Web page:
Tough Enough (1983) - Plot Summary Poster



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  • An aspiring country/western singer, whose money is disappearing faster than his career opportunities, enters a "Tough Man" amateur boxing contest to earn some cash to pay his bills. Amazingly enough, he wins it, and is picked to go onto the national finals. He's torn between his first love, music, and the glitz, glamor and money of the "Tough Man" world.


The synopsis below may give away important plot points.


  • At Torreyson's nightclub in Fort Worth, Texas, fight promoters James Neese (Warren Oates) and Tony Fallon (Bruce McGill) judge a wet T-shirt contest. They select three young women to serve as "ring girls" at the following night's "Toughman" event, in which amateur boxers compete for a $5,000 prize. Afterward, country singer Art Long (Dennis Quaid) takes the stage, but his performance is interrupted by a group of hecklers. Art knocks out all three with a single punch as the crowd cheers in approval. He returns home to his wife, Caroline (Carlene Watkins), who suggests he forsake his musical aspirations and focus on his lucrative job as a tree-trimmer. Art storms out of the apartment and spends the night playing his guitar.

    In the morning, Art vents his frustration to his father, Bill Long (Wilford Brimley), who agrees with Caroline. However, Art believes he is too young to abandon his dream and chooses to quit his job instead. To earn money, he enters the Toughman contest, and is dubbed "the Country and Western Warrior" by James Neese. Art telephones Caroline to say he will be home late with no further explanation, but assures her that their marriage is not in jeopardy.

    At the Cowtown Coliseum, Art meets fellow musician Paul Thomas "P. T." Coolidge (Stan Shaw) in the locker room. P. T. compliments Art on the previous night's performance and gives him advice on how to win the Toughman competition. As the event begins, Neese introduces the 32 contestants, sixteen of whom will compete the following night for the local championship. Both Art and P. T. emerge as finalists, but when Art returns home, Caroline expresses concern that he is risking his life. Their toddler son, Christopher (Christopher Norris), interrupts, saying he had a nightmare, and Art comforts the boy with a humorous song.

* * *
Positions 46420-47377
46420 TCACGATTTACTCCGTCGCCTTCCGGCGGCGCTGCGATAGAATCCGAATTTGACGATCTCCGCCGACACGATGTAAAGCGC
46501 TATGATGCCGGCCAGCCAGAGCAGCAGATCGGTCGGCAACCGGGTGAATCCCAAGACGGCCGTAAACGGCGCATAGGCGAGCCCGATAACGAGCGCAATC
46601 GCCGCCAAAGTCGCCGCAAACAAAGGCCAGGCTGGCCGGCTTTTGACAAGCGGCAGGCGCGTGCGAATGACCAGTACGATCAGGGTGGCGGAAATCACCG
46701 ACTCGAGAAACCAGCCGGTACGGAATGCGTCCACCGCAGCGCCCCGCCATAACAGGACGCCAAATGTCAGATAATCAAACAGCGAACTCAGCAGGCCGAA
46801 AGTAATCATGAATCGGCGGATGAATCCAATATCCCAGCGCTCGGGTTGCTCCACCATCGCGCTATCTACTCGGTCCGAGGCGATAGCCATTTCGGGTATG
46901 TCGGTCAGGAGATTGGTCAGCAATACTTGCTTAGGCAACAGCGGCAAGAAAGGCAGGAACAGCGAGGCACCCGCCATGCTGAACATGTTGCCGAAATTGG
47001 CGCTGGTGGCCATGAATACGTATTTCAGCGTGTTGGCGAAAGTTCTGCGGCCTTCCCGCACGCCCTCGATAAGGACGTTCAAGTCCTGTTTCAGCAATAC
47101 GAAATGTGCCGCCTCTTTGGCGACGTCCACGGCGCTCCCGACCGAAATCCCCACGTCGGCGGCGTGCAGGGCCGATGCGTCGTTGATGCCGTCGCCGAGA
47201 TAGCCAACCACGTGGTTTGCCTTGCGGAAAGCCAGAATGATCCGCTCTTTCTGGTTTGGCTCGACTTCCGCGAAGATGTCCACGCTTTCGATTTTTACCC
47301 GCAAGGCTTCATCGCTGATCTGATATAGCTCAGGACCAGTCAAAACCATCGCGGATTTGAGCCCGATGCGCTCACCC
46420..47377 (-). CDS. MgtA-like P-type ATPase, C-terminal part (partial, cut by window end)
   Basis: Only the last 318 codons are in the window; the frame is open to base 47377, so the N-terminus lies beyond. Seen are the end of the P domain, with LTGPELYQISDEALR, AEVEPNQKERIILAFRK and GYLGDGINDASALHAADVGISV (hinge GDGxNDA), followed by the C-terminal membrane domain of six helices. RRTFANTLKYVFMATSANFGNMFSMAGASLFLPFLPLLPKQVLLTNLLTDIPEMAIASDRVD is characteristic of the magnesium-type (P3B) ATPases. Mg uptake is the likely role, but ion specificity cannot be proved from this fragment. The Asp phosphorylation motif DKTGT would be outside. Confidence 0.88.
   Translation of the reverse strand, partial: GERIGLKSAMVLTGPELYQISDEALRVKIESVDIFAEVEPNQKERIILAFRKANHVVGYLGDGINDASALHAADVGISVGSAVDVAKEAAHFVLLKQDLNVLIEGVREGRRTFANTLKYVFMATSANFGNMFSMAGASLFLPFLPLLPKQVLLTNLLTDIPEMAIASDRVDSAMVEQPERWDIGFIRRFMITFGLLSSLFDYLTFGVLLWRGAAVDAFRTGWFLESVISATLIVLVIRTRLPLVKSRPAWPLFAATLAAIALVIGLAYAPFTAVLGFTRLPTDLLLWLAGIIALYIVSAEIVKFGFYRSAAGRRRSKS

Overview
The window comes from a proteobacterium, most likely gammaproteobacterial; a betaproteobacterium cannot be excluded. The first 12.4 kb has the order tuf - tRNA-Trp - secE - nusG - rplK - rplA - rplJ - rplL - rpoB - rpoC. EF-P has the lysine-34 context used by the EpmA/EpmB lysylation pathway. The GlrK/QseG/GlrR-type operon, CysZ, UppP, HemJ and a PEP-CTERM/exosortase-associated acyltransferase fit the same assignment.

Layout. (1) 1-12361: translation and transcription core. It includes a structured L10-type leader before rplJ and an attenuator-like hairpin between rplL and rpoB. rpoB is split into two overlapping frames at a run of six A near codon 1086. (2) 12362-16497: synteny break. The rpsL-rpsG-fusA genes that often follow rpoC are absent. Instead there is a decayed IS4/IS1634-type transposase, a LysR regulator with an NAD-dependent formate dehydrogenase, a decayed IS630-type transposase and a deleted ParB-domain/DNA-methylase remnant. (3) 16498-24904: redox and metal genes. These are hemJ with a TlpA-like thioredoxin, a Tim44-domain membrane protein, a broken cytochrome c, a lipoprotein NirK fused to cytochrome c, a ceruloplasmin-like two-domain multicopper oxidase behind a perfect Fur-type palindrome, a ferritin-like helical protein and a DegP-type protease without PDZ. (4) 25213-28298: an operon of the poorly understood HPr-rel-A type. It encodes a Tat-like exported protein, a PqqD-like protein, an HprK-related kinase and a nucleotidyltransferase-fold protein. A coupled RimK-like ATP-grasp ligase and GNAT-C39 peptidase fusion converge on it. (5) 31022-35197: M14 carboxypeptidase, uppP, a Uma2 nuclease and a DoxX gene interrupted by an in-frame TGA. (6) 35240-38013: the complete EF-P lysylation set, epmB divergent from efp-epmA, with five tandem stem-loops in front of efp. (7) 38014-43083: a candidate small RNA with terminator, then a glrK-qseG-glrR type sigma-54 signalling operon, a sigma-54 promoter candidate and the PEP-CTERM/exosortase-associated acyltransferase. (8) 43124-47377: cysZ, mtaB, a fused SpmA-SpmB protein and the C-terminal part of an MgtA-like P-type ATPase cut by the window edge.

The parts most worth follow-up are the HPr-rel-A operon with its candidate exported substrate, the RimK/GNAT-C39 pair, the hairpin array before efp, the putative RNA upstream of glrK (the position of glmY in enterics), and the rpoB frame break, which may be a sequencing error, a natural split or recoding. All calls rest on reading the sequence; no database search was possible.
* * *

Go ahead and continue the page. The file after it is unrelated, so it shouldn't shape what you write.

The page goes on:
The next day, Neese and Fallon determine Art to be their most "marketable" contestant and decide to eliminate P. T., the only serious contender, on a technicality. Although P. T. is disappointed by the decision, he coaches Art to victory against an Albanian giant named Tigran Baldasarian (Steve 'Monk' Miller). However, when Art collects the prize money, he declines Neese's offer to enter the national championship in Detroit, Michigan, for a prize of $100,000. Neese argues that Art has commercial appeal, and promises him the opportunity to sing on national television. Art is skeptical until the promoter explains that he needs "a singing Toughman" to sway public opinion against the politicians and boxing commissioners who oppose the competition.

    Outside the Coliseum, Art encounters P. T. and his girl friend, Myra (Pam Grier). He invites P. T. to coach him in Detroit for a percentage of the winnings, and Myra, a Detroit native, offers to board them at her family's home. Myra and P. T. spend the night in Art's van, while Art shares the news of his victory with Caroline. She is overjoyed at seeing the prize money, and despite her opposition to boxing, she agrees to make the trip to Detroit.

    In the morning, Caroline leaves the apartment to run errands while Art sleeps. When she enters the van, Myra mistakes her for an intruder and screams, while P. T. tries to calm the situation. Later, the two couples laugh about the incident over breakfast, and Art gives P. T. 20 percent of the prize money. After leaving Christopher with his grandparents, the four travel to Detroit, where Art and Caroline join Neese on a television talk show with several other contestants and their spouses. Neese uses the show as a platform to defend his enterprise against its detractors, but also keeps his promise to Art by allowing him to perform a song.

    On the first night of the championship, Art faces a tough opponent named "Grappling" Gay Bob, and he wins on a technicality. The next day, Art signs a contract with Crystal Records, prompting Caroline to suggest he forfeit the championship. When Art refuses, Caroline accuses him of having a violent nature and refuses to support his decision. That evening, Art defeats three opponents before facing a powerful contender named Truman Wall. Neese advises Art to intentionally lose the fight or risk serious injury, which would reflect badly on the promoters. He produces a copy of Art's recording contract and reveals that Crystal Records is a subsidiary of James Neese Enterprises. Despite his disillusionment, Art is determined to face his opponent.

    As he enters the ring, Art is reassured by the sight of Caroline seated with his father, Bill, in the stands. During the opening round, Art's concentration is compromised as he composes a song in his head. He endures two punishing rounds until the song is complete, then knocks out Truman Wall in the third. After he is declared the winner, Art staggers into the crowd to embrace his wife and father.

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